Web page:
Keywords: narcissus, narcissism, the God complex, Fyodor Sologub, beauty, Salome, Christopher Lash, Zinaida Gippius, Lev Tolstoy, Andreev.

DOI: 10.7256/2305-6177.2014.2.12082

This article can be downloaded freely in PDF format for reading. Download article

Bibliography:
Frederick Rhodewalt & Carolyn C. Morf (2005). Reflections in Troubled Waters: Narcissism and the Vicissitudes of an Interpersonally Contextualized Self. In Abraham Tesser, Joanne V. Wood & Diederik A. Stapel (eds.), On Building, Defending and Regulating the Self: A Psychological Perspective. Psychology Press.
Jeff Livesay (1985). Habermas, Narcissism, and Status. Telos 1985 (64):75-90.
David Kleinberg-Levin (1991). Visions of Narcissism: Intersubjectivity and the Reversals of Reflection. In Martin Dillon (ed.), MERLEAU-PONTY VIVANT. State University of New York?/Maurice Merleau-Ponty in 20th Century Philosophy
Cs Gould (1990). Plato, Eliot, George, and Moral Narcissism. Philosophy and Literature 14 (1):24-39.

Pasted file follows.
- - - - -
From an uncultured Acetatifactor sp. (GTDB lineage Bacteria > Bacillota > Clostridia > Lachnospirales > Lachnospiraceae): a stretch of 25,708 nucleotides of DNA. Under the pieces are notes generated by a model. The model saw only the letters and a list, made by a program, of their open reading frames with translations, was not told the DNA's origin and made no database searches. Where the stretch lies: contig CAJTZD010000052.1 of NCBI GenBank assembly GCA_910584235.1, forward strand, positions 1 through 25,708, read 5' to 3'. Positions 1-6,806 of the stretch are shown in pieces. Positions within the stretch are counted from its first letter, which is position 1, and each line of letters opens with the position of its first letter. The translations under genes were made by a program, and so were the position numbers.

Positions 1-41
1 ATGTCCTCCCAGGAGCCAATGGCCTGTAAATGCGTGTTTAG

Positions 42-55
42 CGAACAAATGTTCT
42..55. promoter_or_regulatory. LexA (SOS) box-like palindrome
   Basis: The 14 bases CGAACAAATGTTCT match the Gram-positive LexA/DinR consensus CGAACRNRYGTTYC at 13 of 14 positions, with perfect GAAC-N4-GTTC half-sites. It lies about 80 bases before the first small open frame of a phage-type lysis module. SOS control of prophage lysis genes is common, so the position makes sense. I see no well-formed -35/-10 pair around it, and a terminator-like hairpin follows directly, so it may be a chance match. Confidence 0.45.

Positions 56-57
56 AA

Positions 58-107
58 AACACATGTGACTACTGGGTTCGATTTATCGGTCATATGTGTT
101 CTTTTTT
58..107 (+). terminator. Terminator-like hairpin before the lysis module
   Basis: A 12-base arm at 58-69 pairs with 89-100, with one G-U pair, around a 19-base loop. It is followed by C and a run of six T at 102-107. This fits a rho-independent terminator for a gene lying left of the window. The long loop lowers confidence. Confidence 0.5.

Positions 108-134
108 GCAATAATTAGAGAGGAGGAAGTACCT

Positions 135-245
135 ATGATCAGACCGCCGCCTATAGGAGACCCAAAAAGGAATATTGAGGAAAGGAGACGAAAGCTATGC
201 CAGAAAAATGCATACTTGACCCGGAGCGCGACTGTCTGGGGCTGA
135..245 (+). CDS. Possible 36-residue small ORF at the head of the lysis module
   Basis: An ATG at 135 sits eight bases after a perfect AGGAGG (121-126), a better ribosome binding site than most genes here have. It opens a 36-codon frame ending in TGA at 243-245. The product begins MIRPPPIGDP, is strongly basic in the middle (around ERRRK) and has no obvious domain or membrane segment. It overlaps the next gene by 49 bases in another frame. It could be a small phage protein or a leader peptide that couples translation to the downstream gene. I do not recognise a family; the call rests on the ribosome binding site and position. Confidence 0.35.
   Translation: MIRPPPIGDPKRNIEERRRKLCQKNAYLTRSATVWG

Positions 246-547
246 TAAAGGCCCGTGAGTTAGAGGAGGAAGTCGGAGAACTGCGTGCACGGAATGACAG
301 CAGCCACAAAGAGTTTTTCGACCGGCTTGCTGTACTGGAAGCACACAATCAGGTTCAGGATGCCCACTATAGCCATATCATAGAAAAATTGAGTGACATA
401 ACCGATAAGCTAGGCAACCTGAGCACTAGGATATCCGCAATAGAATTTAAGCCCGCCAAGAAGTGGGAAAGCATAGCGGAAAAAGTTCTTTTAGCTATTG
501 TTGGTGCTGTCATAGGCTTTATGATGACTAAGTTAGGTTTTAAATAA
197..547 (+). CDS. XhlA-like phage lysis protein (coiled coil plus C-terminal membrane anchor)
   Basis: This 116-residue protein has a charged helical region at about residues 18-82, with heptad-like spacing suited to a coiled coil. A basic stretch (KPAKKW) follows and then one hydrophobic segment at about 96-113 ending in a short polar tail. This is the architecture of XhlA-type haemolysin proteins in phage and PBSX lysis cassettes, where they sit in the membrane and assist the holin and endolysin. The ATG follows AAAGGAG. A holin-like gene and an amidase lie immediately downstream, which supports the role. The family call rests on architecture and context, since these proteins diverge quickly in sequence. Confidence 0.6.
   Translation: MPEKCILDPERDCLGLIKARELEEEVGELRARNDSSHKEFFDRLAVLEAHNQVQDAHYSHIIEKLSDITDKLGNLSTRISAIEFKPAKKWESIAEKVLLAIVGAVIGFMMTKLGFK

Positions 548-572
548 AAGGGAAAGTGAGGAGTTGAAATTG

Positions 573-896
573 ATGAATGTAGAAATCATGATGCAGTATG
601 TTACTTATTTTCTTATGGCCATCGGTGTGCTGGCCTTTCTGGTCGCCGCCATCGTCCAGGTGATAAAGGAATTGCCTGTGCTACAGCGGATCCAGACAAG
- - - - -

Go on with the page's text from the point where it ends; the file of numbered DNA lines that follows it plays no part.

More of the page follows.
Paul Copan (2006). Divine Narcissism? A Further Defense of God's Humility. Philosophia Christi 8:313-325.
Alessandro Ferrara (1992). Narcissism. International Studies in Philosophy 24 (3):114-115.
David Roberts (2013). In Defense of Defenselessness: Kierkegaard's Critique of an Accepted Narcissism. Heythrop Journal 54 (5):n/a-n/a.
Sheldon Pollack (1981). On Glass, "Hobbes and Narcissism: Pathology in the State of Nature". Political Theory 9 (2):257-259.
Arnold Burms (1998). Individual Autonomy and a Culture of Narcissism. Ethical Perspectives 5 (4):277-284.
James M. Glass (1980). Hobbes and Narcissism: Pathology in the State of Nature. Political Theory 8 (3):335-363.
Jonathan Lear (1993). Plato's Politics of Narcissism. Apeiron 26 (3/4):137-159.
Les Todres (2004). The Wound That Connects: A Consideration of “Narcissism” and the Creation of Soulful Space. Indo-Pacific Journal of Phenomenology 4 (1).
Stephen Leighton (2002). Aristotle's Account of Anger: Narcissism and Illusions of Self-Sufficiency.Ratio 15 (1):23–45.
U. May-Tolzmann (1990). Ego and Narcissism Theory Between 1914 and 1922 as It Appears in the International Journal of Medical Psychoanalysis. Psyche 44 (8):689-723.
Antoinette Rijsenbilt & Harry Commandeur (2013). Narcissus Enters the Courtroom: CEO Narcissismand Fraud. [REVIEW] Journal of Business Ethics 117 (2):413-429.
Scott Borchers (2005). Revamping Sartre's Original Project: Freedom's Narcissistic Wound. Journal of Phenomenological Psychology 36 (1):1-20.
StevenJ Bartlett (1988). Hoisted by Their Own Petards: Philosophical Positions That Self-Destruct. [REVIEW] Argumentation 2 (2):221-232.

Correct link to this article:
just copy this link to clipboard